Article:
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Antebellum Society: Women's Roles

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Lauren Hawley

on 21 October 2012

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Transcript of Antebellum Society: Women's Roles

Women's Roles in Antebellum Society Cult of Domesticity The cult of domesticity was the tradition of
married women only participating in housework
and childcare
These were considered the only proper activities
for women
1850-roughly 1 in 5 white women had worked for
wages a few years before they were married Women and the Socio-economic Status Before getting married, some women worked outside the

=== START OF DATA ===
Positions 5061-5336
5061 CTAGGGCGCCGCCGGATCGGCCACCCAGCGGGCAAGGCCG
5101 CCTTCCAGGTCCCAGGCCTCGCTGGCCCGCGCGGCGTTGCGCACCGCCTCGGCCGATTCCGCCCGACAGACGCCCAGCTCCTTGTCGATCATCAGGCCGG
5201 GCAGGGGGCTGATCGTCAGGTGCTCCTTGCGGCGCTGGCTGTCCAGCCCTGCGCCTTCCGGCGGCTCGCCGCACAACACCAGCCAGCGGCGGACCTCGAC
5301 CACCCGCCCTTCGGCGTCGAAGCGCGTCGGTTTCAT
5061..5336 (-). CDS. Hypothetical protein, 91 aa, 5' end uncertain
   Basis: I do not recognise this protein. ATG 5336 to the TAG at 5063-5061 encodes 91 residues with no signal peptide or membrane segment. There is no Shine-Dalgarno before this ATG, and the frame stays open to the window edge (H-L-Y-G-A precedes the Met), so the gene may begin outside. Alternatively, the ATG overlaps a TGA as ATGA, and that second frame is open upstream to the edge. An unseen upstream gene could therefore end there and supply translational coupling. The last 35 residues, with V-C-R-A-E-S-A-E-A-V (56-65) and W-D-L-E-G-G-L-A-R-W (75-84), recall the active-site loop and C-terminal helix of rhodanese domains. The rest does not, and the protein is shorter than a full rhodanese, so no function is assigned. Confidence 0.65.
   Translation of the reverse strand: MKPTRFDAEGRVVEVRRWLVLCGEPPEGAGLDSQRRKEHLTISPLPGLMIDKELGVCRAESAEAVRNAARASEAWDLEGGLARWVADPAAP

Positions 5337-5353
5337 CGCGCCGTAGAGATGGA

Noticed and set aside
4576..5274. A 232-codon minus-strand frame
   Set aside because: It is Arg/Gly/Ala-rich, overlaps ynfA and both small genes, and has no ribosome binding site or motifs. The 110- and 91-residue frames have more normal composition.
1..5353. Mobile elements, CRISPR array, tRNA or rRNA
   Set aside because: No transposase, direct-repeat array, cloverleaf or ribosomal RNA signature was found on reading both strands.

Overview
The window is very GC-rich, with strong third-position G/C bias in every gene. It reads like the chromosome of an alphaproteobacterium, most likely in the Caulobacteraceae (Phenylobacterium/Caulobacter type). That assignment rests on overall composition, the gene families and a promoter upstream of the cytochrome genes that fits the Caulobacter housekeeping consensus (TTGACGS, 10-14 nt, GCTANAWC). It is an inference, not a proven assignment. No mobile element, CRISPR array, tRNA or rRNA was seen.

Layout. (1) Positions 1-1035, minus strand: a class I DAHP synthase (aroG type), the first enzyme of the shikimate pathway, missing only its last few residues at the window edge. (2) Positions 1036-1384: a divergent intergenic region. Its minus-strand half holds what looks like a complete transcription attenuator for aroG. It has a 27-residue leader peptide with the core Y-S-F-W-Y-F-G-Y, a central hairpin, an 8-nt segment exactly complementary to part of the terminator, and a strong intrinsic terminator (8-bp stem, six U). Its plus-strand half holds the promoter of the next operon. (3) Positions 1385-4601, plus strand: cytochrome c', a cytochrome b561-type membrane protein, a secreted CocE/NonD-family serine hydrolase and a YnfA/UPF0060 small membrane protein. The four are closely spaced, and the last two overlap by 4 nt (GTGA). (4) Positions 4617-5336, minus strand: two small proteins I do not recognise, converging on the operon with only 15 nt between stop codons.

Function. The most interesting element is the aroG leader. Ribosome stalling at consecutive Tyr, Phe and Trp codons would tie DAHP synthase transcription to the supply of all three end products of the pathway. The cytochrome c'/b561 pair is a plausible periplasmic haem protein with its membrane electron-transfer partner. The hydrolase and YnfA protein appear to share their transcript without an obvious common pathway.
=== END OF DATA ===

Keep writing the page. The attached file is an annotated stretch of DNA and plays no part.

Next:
home-and received half the pay of men doing the same jobs
Once married, a woman's property and any money she
earned became her husband's
Women also lacked guardianship rights over their children Western women worked on farms to survive
Wealthy Southern Women ('belles') worked with husbands on plantations
Poor Southern women were slaves on plantations
Wealthy Northern women worked in their homes
Poor Northern women worked in factories Location's effect on women's roles Major Reform Movements of Women Temperance Movement-the prevention of drinking alcoholic beverages
caused a decline in alcohol consumption that lasted until the 1860s
Education Movement-Emma Willard opened The Troy Female Seminary as the first academically rigorous schools for girls in 1821
in 1837 Ohio's Oberlin College admitted four women to their degree program, setting their name in as the nation's first fully coed college
Health Reforms-Elizabeth Blackwell opened the New York Infirmary for Women and Children
Catharine Beecher took a national survey of women's health, and found that there were three sick women for every one healthy woman
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